A few years ago, I became a fan of BJ Ward, a college professor and writer from my local area who has published three books of poetry. What made me a fan was his work in Gravedigger's Birthday, which is reflective of his blue-collar upbringing in New Jersey. A person (especially in this area) can truly relate to his words for all their grit and sincere depiction of what his life is really like; there is no confectionery dusting to it.
I admire his work because in my own, I have trouble breaking through the barriers - saying in plain language what I need to say and describing the circumstances in jagged tones instead of glossing over. Not to say life's all doom and gloom; it's just not all pink and bubbly either.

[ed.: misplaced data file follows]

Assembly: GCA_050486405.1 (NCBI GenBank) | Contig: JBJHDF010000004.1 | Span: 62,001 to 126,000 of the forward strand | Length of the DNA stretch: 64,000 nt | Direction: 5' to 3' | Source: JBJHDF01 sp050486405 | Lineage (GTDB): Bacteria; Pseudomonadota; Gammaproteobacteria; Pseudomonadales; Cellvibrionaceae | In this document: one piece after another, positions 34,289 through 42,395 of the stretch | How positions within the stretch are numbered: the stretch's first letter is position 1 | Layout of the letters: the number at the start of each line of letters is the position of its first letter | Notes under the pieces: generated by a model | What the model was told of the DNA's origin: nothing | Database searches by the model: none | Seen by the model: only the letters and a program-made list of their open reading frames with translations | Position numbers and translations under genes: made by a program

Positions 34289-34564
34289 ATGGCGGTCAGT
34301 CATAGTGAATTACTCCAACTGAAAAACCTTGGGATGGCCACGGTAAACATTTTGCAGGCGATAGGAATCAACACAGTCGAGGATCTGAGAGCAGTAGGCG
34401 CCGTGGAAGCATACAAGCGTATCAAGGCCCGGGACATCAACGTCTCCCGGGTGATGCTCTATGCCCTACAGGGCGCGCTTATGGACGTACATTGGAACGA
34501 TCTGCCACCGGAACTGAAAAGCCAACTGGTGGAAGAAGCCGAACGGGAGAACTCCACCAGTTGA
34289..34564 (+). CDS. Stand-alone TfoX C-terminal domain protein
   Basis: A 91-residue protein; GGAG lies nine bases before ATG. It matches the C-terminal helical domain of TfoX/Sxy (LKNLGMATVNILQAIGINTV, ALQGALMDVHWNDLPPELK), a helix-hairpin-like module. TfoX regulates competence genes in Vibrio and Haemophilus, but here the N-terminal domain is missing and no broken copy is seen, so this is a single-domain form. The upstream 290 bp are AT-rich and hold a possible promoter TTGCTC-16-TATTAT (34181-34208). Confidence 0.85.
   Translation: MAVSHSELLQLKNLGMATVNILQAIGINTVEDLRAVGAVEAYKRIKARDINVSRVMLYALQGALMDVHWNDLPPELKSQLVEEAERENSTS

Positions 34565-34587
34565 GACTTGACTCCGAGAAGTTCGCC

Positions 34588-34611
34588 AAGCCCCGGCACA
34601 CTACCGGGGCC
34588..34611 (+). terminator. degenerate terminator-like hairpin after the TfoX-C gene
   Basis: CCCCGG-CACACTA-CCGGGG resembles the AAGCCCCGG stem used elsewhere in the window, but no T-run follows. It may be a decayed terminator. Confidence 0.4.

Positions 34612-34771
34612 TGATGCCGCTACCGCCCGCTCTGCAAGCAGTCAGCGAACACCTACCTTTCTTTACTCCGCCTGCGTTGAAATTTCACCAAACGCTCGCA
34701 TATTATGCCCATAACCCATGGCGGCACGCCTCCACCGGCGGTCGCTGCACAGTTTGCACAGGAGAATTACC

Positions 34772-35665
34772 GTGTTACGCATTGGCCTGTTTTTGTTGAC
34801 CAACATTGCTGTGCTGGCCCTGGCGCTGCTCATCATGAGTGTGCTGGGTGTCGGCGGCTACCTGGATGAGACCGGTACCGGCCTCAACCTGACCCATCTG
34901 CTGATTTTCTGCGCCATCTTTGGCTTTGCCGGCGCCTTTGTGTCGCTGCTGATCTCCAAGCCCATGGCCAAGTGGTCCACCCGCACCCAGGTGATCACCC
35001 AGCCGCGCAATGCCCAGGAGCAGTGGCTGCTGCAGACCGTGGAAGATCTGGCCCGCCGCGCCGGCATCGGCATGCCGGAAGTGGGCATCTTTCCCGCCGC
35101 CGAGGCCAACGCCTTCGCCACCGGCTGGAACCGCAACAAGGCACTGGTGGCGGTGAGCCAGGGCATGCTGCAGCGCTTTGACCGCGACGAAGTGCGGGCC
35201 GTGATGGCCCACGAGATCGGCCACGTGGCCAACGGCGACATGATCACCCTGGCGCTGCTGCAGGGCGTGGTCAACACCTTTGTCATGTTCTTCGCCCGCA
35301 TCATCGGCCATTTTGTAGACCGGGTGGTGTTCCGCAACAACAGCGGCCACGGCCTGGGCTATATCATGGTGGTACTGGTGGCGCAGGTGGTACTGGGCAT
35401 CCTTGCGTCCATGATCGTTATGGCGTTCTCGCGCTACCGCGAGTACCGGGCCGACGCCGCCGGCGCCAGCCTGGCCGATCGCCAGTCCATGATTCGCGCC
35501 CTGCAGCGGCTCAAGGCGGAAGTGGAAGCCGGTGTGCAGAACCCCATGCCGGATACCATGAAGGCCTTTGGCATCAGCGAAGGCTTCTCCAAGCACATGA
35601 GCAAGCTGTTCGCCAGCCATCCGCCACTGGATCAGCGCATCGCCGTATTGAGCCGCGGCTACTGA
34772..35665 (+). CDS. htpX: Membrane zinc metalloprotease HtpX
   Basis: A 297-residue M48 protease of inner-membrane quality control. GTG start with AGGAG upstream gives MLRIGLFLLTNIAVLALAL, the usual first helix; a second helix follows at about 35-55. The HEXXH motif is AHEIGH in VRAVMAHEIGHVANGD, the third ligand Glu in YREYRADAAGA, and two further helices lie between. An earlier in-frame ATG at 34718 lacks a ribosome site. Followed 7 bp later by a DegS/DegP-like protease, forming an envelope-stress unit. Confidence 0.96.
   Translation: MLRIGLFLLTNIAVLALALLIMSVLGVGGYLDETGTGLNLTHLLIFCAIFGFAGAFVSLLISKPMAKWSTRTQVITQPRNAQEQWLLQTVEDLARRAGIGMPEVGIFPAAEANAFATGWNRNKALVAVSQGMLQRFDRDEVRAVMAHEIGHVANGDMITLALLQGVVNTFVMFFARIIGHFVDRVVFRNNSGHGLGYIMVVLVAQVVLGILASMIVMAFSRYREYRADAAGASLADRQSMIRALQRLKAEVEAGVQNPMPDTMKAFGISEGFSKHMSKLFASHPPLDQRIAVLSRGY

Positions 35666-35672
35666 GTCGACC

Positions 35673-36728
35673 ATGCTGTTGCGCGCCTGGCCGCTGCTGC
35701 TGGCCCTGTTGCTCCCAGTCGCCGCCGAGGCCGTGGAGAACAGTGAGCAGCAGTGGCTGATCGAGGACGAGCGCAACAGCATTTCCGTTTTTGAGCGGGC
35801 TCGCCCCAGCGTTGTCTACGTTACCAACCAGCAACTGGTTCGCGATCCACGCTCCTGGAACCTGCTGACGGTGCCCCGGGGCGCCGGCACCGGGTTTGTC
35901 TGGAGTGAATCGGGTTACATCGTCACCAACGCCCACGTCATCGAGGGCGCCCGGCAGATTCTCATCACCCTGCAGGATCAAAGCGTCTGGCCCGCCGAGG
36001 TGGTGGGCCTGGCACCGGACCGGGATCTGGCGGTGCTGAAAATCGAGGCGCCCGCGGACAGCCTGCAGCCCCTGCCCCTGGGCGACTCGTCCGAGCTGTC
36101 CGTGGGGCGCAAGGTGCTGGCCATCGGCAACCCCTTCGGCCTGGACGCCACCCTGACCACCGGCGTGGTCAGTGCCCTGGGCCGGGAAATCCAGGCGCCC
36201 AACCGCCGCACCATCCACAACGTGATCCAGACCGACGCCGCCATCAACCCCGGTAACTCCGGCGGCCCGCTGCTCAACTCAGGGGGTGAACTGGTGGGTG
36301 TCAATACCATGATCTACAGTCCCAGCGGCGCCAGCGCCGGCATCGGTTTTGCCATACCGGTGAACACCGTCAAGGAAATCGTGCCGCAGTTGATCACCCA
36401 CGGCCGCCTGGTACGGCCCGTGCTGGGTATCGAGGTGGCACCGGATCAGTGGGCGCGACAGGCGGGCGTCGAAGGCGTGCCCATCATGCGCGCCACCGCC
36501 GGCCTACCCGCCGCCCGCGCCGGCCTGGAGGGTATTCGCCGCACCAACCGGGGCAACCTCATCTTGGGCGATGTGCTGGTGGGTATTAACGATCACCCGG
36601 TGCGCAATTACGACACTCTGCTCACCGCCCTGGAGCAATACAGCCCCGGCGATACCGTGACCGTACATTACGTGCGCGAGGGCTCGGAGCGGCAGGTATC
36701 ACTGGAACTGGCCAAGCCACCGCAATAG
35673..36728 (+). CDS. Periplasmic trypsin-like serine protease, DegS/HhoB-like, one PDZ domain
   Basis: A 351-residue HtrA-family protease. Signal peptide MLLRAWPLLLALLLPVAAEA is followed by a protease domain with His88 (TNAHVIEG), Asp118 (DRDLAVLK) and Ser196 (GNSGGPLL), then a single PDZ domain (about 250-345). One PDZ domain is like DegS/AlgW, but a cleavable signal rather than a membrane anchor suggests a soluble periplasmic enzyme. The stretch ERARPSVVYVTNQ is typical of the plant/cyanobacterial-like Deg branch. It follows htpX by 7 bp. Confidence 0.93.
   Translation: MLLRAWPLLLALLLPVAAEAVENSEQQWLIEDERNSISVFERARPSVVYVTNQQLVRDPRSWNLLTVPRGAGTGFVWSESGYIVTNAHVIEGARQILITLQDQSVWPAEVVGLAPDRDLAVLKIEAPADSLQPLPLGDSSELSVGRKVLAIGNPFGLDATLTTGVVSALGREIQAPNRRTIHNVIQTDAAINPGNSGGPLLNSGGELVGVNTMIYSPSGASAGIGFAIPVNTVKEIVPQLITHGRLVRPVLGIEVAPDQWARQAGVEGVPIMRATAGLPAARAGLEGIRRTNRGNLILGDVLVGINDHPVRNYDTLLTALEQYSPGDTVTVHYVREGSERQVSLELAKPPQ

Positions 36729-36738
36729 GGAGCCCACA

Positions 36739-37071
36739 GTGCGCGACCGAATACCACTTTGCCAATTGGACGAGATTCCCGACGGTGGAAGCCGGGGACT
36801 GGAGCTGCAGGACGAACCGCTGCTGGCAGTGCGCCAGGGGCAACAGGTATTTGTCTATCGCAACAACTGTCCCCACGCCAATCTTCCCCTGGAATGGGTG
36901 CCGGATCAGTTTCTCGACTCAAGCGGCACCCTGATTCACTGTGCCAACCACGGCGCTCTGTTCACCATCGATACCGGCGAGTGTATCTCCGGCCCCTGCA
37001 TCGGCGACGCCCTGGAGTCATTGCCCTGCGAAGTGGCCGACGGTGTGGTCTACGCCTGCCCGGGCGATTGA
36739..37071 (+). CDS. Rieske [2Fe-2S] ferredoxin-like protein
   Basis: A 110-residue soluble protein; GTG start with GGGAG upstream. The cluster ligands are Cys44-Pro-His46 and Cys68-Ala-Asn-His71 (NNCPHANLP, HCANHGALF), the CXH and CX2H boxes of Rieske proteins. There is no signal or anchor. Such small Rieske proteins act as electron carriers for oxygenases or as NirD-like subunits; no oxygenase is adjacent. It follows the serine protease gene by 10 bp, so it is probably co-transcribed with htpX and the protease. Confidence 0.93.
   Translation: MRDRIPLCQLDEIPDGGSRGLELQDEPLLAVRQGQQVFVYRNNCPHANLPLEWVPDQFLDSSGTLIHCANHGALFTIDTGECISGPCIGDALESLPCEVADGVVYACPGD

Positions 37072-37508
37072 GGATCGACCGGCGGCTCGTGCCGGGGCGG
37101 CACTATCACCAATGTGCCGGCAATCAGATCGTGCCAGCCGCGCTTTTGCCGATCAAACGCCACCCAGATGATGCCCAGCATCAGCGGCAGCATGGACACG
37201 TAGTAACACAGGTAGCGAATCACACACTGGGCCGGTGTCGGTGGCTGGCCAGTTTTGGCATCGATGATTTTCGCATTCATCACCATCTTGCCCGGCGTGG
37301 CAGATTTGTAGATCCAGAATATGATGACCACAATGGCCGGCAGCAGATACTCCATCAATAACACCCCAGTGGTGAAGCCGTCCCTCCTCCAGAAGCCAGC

If you're in the area, he'll be reading at The Pavillion at Nassau Square Park in West Winsor, NJ on Sunday, June 22, 2008 at 4:30 PM.
From Gravedigger's Birthday by BJ Ward:
287 was the long road to the newspaper plant
my black-handed father would ride beneath
the weight of a night sky.
A father who works the night shift
knows that weight, how it accumulates from within
when his mistakes and debt
begin to press on his children and wife.
And so went his life-
If the stars spelled something real,
they might spell the equation
that my father never mastered--
the news just ran through his hands
and what slid there left the black residue
of the world's doings, pressed knowledge
that read like misaligned tea leaves in his hardening palms,
and in his life line and heart line and other lines
that would normally speak a fortune,
the night just accumulated itself-
a little sky he would spread over us
when the world redelivered him in the morning.